The trial court had held the administrative burden provision to be an unenforceable penalty. The court of appeals reversed, applying traditional penalty analysis. The court noted that liquidated damages are widely used in construction. Where the sum stipulated is reasonably intended by the parties as the predetermined measure of actual damages in the completion of the project, and not as punishment for breach, then it is not a penalty. In this case, the court reasoned, the general contractor would have suffered an “administrative burden to oversee the timely completion of the project.”
The court considered the fact that it would have been impossible to estimate the administrative costs in the event of default, given the complexity of a phased construction project. Winter would have been required to inspect work completed, determine the amount of remaining work, analyze bids from other vendors, oversee the completion using its own senior management officials, and otherwise administratively coordinate and manage the completion of the electrical work on the project. The court also considered evidence that the method of stipulating the amount of damages in the contract was consistent with industry practice. So despite the fact that the liquidated damages withheld were four times the actual damages, the court emphasized that the inquiry is on whether the stipulated amount is disproportionate to probable damage at the time of contracting. The court concluded that the liquidated damages provision was not a penalty.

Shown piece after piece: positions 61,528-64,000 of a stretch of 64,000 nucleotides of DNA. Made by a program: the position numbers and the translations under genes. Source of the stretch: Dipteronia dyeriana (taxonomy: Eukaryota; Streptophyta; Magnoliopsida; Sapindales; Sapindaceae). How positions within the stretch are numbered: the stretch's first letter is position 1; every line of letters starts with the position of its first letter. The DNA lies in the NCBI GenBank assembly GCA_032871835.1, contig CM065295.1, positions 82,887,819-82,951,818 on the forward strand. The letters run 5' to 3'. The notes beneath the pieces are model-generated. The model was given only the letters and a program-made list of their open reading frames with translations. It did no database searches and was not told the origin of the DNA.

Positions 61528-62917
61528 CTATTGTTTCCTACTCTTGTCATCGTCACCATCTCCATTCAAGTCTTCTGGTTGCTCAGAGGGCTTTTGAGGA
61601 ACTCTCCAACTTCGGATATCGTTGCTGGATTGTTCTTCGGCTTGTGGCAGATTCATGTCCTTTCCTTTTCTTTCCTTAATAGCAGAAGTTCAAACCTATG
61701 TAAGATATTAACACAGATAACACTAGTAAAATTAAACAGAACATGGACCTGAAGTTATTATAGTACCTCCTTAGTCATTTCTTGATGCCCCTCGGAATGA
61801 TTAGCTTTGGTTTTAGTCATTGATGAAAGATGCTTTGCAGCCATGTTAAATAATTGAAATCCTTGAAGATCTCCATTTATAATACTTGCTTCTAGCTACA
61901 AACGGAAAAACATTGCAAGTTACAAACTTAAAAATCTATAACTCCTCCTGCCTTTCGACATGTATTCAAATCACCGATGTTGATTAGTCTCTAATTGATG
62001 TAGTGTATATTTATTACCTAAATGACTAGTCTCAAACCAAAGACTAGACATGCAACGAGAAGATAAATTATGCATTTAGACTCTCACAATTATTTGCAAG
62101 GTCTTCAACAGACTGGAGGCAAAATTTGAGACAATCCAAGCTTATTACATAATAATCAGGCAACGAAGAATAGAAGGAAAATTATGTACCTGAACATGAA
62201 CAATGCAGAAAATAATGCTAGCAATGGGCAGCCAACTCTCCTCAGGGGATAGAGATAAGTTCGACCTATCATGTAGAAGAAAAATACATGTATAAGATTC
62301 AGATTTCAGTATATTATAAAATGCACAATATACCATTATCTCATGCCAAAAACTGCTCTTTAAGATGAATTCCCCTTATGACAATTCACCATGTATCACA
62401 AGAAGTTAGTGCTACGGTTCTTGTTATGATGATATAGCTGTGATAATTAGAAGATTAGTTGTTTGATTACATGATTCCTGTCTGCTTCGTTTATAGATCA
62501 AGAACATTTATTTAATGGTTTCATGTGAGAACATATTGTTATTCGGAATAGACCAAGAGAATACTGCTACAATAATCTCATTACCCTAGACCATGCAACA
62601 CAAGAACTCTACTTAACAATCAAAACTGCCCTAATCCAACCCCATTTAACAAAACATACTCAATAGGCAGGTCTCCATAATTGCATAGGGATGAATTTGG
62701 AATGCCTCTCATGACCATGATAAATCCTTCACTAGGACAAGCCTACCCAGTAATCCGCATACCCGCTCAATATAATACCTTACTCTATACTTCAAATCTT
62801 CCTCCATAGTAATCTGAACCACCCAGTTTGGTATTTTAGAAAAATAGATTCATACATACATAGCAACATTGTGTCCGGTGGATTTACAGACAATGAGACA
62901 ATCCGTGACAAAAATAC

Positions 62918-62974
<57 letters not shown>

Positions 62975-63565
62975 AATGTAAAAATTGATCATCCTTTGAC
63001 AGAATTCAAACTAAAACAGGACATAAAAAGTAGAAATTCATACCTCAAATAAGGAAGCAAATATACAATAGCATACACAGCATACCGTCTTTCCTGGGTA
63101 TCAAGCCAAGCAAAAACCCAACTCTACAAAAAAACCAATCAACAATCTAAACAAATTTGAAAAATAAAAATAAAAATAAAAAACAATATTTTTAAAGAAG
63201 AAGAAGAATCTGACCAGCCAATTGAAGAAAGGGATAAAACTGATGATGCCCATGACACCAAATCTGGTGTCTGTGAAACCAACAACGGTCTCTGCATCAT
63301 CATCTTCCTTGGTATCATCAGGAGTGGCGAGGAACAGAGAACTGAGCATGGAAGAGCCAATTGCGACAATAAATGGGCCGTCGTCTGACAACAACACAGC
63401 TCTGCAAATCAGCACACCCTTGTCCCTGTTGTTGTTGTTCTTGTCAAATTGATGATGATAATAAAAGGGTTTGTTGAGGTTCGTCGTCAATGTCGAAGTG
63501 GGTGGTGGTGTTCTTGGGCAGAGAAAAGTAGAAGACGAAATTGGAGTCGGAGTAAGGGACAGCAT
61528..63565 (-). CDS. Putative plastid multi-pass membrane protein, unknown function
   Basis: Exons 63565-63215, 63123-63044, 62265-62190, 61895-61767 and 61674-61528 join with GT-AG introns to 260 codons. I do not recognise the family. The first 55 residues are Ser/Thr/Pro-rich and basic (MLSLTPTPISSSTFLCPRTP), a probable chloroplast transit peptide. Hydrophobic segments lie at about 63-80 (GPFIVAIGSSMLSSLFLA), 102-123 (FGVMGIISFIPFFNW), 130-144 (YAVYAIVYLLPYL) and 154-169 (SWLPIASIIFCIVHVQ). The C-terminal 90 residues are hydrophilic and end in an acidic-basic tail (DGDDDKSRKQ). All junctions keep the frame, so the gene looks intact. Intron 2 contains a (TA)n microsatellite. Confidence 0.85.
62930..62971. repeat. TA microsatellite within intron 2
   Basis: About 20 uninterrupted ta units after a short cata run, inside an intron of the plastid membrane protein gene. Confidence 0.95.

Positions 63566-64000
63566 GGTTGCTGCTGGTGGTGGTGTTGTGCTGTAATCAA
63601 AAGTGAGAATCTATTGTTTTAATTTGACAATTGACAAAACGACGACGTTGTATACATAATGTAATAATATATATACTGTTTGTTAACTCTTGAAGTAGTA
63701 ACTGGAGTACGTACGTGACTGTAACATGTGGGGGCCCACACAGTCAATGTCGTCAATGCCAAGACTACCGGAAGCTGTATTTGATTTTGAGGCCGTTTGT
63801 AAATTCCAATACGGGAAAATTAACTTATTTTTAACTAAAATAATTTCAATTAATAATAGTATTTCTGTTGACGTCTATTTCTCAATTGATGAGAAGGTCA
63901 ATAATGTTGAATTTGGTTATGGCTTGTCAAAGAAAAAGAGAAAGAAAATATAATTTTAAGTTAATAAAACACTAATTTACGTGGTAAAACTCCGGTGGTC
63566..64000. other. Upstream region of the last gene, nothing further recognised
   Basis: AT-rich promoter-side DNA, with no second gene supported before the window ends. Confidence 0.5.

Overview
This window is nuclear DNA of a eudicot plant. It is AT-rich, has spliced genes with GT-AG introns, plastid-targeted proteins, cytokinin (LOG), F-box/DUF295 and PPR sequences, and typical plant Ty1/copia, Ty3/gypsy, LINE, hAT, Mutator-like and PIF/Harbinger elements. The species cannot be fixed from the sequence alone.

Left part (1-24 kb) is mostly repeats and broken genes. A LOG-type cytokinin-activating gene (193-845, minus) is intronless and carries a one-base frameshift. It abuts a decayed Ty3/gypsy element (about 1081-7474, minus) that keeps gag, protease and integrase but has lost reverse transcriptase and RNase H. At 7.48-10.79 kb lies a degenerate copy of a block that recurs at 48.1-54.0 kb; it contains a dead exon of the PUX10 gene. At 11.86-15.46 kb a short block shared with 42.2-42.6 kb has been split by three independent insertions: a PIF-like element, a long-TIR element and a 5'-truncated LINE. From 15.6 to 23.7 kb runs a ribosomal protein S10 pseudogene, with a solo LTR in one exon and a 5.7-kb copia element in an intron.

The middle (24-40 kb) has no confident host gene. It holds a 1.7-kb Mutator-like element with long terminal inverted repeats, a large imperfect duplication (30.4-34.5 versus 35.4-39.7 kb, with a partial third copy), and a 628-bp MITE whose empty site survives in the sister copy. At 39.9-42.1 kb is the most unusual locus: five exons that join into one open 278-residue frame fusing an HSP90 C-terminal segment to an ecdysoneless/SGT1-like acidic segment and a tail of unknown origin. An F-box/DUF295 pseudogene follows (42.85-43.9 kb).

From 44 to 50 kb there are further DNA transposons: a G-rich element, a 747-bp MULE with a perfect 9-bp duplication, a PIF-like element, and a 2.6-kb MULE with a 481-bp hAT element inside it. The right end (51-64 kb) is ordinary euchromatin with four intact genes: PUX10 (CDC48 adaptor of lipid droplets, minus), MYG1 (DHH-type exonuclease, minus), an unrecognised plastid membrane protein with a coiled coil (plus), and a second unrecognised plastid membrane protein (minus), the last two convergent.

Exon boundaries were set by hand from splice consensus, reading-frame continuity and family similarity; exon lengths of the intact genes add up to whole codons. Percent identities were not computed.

Improving your chances
Your state’s law will have its own approach to enforceability of liquidated damages, particularly with respect to the relevance of actual damages to the analysis. There probably still are more jurisdictions applying the traditional penalty analysis than Utah’s “freedom to contract” approach.